They went 3 for 4 on the day and are now 12 for 15 on the season.

“I liked it last week,” said Chiefs head coach Andy Reid. “I can’t tell you I’d do that this week. Every game and situation’s different so it depends on matchups. It depends on what you have left on the gameplan sheet, situation and field position, time on the clock.

“All those things you kind of calculate in there and obviously what the other team does schematically,” he added. “So where you might have done it last week, you might not do it this week, that type of thing. So it’s kind of game-to-game, situation-to-situation.”

Opponents went 6 for 16 against the Patriots this season when they rolled the dice on fourth down. But Kansas City is a little more challenging than the rest of the league because of the diversity of weapons and mobility of quarterback Patrick Mahomes.

What will be interesting to see is how the Patriots play it on fourth down when they have the ball.

This year, they were 7 for 14 on fourth down. While we may have the perception of the Patriots as a team that will go for it often, they actually do so far less than a decade ago. From 2006-2009, they attempted 86 fourth-down conversions and succeeded 59 times. In the last four seasons they are 32 for 54.

Apprised of the numbers, Tom Brady said, “I think sometimes you get in the games and offensively you’re doing really well and you feel like if we have that extra down, we can get it,” said Tom Brady. “Sometimes it’s not going as well and you feel like they’ve been stopping us and then you punt.

“I don’t know what those particular reasons were,” he added. “I’m sure there was a reason for all of those, why we would go for them, why we wouldn’t. How many times did we go for it this year?”

Told the numbers, he said, “Fifty percent. That’s not very good.”

Would Brady ever feel emboldened to lobby for taking a risk?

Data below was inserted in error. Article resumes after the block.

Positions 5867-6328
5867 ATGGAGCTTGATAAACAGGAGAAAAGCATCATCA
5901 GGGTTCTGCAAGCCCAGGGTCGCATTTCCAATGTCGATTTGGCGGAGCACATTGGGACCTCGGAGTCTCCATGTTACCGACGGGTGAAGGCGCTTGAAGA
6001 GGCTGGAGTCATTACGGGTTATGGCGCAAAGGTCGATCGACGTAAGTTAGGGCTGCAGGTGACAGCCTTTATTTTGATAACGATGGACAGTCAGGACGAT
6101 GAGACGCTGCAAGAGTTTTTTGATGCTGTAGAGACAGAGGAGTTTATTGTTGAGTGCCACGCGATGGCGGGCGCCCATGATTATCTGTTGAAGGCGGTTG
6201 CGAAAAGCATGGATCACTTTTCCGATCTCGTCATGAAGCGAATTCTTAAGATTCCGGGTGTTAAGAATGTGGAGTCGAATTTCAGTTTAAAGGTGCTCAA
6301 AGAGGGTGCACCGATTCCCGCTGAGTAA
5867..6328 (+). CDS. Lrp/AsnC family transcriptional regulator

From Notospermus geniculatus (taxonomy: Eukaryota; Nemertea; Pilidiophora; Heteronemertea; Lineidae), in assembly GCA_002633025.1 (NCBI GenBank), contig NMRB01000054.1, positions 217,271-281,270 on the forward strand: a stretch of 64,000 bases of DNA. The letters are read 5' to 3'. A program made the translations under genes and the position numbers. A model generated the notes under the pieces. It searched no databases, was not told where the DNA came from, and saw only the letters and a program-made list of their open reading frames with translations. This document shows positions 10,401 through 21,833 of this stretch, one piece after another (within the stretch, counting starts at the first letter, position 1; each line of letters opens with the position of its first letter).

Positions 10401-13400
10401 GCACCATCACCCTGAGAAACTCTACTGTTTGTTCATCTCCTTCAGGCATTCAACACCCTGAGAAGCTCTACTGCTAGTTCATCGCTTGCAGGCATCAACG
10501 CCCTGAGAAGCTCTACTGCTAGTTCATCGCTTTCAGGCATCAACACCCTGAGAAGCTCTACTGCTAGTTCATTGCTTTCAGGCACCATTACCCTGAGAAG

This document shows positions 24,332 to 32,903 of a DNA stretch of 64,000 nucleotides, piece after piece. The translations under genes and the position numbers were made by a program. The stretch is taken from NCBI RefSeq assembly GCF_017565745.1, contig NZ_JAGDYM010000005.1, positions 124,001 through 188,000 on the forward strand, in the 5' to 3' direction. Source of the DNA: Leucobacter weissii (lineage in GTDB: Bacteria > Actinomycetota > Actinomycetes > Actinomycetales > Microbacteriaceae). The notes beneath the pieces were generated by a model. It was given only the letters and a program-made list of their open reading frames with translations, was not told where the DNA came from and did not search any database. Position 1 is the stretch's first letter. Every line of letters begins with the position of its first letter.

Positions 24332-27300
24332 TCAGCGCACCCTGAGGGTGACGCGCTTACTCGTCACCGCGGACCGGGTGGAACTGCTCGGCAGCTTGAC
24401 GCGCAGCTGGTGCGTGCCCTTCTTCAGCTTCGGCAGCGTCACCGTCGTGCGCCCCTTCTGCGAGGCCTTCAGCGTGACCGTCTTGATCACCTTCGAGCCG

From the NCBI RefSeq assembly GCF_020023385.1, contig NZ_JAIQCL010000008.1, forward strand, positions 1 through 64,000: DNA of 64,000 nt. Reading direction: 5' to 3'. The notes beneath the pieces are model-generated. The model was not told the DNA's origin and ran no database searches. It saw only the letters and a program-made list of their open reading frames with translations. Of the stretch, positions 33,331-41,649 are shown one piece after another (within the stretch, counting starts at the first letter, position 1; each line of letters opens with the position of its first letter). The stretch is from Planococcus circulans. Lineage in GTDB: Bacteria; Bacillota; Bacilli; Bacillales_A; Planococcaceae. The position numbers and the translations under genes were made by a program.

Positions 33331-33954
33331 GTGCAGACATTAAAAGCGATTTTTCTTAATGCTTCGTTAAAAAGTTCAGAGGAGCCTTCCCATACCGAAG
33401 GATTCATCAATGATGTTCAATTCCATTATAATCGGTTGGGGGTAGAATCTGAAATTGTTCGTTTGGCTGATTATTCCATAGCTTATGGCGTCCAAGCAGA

“Whatever the situation presents, I think we’ll try to do what’s best or what we think is best or gives us the best opportunity to win,” he said. “It’s one game. If you don’t win, that’s it. That’s what the playoffs are about. You’re right – they’ve got a great offense. We’re going to need to score a lot of points.”

This will be another element of the chess match between the sidelines that’s going to go on. If one offense is cashing in, the heat on the opposing offense goes up considerably to match points. Which means more decisions to push for retaining possession which also means more risk.

With both head coaches being a little older and perhaps a little bolder and both quarterbacks having unique skills that make one the reigning MVP and the other the soon-to-be MVP, expect the Patriots and Chiefs to use every down possible on Sunday to get to the Super Bowl.


Chargers: 7 for 8

Saints: 13 for 16

Chiefs: 12 for 15

Seahawks: 11 for 14

Texans: 8 for 12

Bears: 9 for 15

Eagles: 14 for 23

Ravens: 13 for 22

Cowboys: 12 for 21

Patriots: 7 for 14

Colts: 7 for 15

Rams: 6 for 15


'00: 13-26

'01: 7-17

'02: 9-20

'03: 6-14

'04: 4-10

'05: 13-17

'06: 16-20

'07: 15-22

'08: 17-22

'09: 11-22

'10: 7-14

'11: 7-11

'12: 8-12

'13: 7-15

'14: 7-13

'15: 9-15

'16: 8-12

'17: 8-13

'18: 7-14

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Jets writer says Adam Gase-led Jets will end Patriots' 'Evil Empire'

Jets writer says Adam Gase-led Jets will end Patriots' 'Evil Empire'

Many have attempted to predict the downfall of the Patriots' dynasty, and many have failed.

The latest to give it a shot? Jets beat reporter for the New York Daily News, Manish Mehta.

Mehta wrote a column Wednesday declaring that the Jets, now led by Adam Gase, will "end the Patriots' Evil Empire."

"The Evil Empire is resilient, ticked off and doling out giant middle fingers to the NFL universe during its latest run to the AFC Championship Game, but rest assured the team it despises the most will end its rule," Mehta wrote.

The Jets will kill the Patriots dynasty.

Yes, those Jets.

So, Bill Belichick and Tom Brady should revel in this oddly surprising run to the conference title game in Kansas City this weekend, soak up the moment whether or not they advance to the Super Bowl, and know this:

Sam Darnold and Adam Gase are coming."

Mehta goes on to claim Darnold will be "the best quarterback in the division for the next decade" and cite Tom Brady's age and Rob Gronkowski's decline as reasons for the Pats' imminent demise.

As the Patriots ready to take on the Chiefs in sub-zero temperatures for the AFC title, it's safe to say Gase and the Jets are the least of their concerns. Sure, the Jets are positioned to improve under Darnold and an offensive-minded head coach in Gase, but until improvements on paper translate to results on the field it'll be difficult to take predictions like Mehta's seriously.